Small Bowel Obstruction
What is Small Bowel Obstruction?
From the moment you swallow food until you release the remains of your meal in a bowel movement, the entire digestive tract performs an amazing feat of moving the food through the organs by way of a special set of muscles that contract and expand. In fact, the sound you hear when your stomach growls is a result of the contractions that are going on as you digest food.
Small bowel obstruction is a potentially dangerous condition. There are a number of conditions in which the contractions of the bowel muscles make the process of moving the food very slow. These can be annoying and impact the quality of life.
There are two types of small bowel obstruction:
- functional — there is no physical blockage, however, the bowels are not moving food through the digestive tract
- mechanical — there is a blockage preventing the movement of food.
Funtional causes may include:
- Muscle or nerve damage that may be the result of abdominal surgery, or disorders such as Parkinson's disease
- Certain medications that paralyze the contractions. Strong narcotics have this effect.
There are also serious conditions which may require immediate intervention:
- Hernias — probably the most common condition in children and adults, in which a small part of the intestine protrudes through another part of the body. Adhesions may also be a cause. Scar tissue can form that blocks the intestinal canal.
- Inflammatory Bowel Disease — a condition in which the walls of the intestine become inflamed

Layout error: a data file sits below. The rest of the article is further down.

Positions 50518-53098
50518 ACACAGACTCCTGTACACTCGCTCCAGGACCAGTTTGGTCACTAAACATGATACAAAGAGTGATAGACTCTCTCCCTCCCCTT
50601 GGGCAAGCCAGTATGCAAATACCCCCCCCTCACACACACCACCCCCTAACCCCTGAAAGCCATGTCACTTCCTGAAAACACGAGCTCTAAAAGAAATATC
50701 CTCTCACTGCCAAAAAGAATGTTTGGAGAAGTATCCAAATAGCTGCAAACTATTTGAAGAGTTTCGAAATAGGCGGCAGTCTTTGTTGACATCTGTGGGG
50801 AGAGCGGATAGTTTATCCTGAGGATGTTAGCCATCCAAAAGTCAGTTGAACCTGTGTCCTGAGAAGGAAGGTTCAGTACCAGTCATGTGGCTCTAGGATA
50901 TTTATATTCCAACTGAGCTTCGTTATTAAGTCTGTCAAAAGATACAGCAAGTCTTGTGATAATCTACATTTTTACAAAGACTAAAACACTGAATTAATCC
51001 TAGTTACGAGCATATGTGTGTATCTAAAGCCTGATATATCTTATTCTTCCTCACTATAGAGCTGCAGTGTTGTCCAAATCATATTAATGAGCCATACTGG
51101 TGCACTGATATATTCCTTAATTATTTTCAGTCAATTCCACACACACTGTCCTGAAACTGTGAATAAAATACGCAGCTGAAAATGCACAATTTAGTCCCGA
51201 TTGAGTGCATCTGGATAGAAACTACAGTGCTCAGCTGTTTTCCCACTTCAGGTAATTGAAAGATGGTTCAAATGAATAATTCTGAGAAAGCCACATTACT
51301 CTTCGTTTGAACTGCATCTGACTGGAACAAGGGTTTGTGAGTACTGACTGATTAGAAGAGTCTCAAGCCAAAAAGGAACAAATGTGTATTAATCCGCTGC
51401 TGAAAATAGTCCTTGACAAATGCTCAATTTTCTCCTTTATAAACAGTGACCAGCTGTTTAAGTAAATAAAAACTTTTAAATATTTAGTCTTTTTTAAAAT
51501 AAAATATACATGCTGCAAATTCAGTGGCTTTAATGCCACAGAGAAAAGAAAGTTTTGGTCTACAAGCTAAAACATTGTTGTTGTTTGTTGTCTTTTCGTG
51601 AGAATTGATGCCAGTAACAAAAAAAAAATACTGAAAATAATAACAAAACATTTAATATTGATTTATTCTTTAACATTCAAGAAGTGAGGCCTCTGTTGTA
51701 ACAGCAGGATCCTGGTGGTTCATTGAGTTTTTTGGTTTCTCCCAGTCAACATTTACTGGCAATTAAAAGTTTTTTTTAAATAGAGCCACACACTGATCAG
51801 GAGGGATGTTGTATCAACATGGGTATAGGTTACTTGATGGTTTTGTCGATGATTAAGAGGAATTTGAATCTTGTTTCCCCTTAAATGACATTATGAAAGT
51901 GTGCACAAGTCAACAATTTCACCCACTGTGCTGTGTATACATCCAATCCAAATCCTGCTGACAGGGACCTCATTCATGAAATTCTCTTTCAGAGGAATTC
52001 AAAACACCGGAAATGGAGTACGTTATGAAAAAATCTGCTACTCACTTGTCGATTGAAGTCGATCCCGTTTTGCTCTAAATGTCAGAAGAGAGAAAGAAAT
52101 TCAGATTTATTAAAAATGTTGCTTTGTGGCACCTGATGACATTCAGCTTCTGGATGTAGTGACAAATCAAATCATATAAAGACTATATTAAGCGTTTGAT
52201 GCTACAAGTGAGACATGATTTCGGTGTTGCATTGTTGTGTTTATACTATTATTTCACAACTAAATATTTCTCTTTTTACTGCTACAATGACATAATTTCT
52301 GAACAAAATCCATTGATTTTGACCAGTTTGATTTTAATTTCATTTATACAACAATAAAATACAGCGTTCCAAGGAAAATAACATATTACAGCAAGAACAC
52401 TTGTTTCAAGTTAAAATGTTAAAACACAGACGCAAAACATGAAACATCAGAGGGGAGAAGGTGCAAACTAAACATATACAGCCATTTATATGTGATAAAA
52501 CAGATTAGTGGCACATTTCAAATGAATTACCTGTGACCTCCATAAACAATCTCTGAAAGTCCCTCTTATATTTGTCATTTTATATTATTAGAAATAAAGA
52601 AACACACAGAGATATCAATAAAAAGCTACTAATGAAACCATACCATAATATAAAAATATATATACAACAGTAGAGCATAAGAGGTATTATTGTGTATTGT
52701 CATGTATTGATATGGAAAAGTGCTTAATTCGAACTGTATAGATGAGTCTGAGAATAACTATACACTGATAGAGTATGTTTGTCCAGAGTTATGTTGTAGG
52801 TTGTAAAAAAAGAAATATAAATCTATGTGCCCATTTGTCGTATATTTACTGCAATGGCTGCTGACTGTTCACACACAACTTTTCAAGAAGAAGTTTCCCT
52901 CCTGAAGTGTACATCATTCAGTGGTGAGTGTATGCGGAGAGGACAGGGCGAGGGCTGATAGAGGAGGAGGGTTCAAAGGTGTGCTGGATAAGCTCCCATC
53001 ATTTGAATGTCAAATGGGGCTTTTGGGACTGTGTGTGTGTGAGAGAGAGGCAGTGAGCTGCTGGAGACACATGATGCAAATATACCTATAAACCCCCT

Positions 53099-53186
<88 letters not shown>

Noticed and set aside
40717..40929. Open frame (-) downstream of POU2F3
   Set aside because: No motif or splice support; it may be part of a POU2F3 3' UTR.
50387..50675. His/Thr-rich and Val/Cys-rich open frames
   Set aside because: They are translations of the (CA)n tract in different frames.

- Tumors in the intestine that impede the flow
- A volvulus, or a twisting of the intestine
- Intussusception, a condition in which a segment of the intestine collapses into itself
Symptoms of Small Bowel Obstruction
- intermittent pain due to perstalsis
- distension of the stomach depending on where the obstruction is located
- fever and a racing heart
Why you need to see a physician if you suspect you have a small bowel obstruction?
If a part of the intestine becomes twisted, blood flow to that portion may be reduced, and the blocked part may die. This is a very serious condition. Another serious condition can occur in which the intestine ruptures, leaking contents into the bowel cavity. This causes an infection known as peritonitis.
Your doctor may ask you these questions about your condition:
- How long have you been experiencing this problem
- Have you had this condition before? Did it clear up?
- Did the pain arise quickly?
- Is the pain constant?
- Have you ever had surgery in the abdominal area?
Diagnosis of Small Bowel Obstruction
Usually all that is required to diagnos an obstruction of the small bowel is an x-ray of the abdomen.
- Luminal contrast studies
- computed tomography (CT scan)
- ultrasonography (US)
Once the diagnosis of bowel obstruction is entertained, location, severity and etiology are to be determined. Most importantly is the differentiation between simple and complicated obstruction.
Treatment of Small Bowel Obstruction
- Antiemetics are medications that keep you from throwing up
- Analgesics are mild pain relievers
- Antibiotics will attack any infection you may have
- Bowel decompression is a procedure in which a tube is guided into the impacted area in an attempt to reduce the pressure and address adhesions.
Complications of Small Bowel Obstruction
- Abdominal abscesses are pockets of infected pus in the abdominal cavity
- Sepsis, a condition in which the blood becomes infected
- Short Bowel Syndrome is a condition that results in malabsorption of nutrients
Quick intervention is the best medicine for small bowel obstructions. Complications arise quickly, and require complex surgery. Early intervention results in favorable outcomes with few complications. See your doctor if you think you may be having a problem.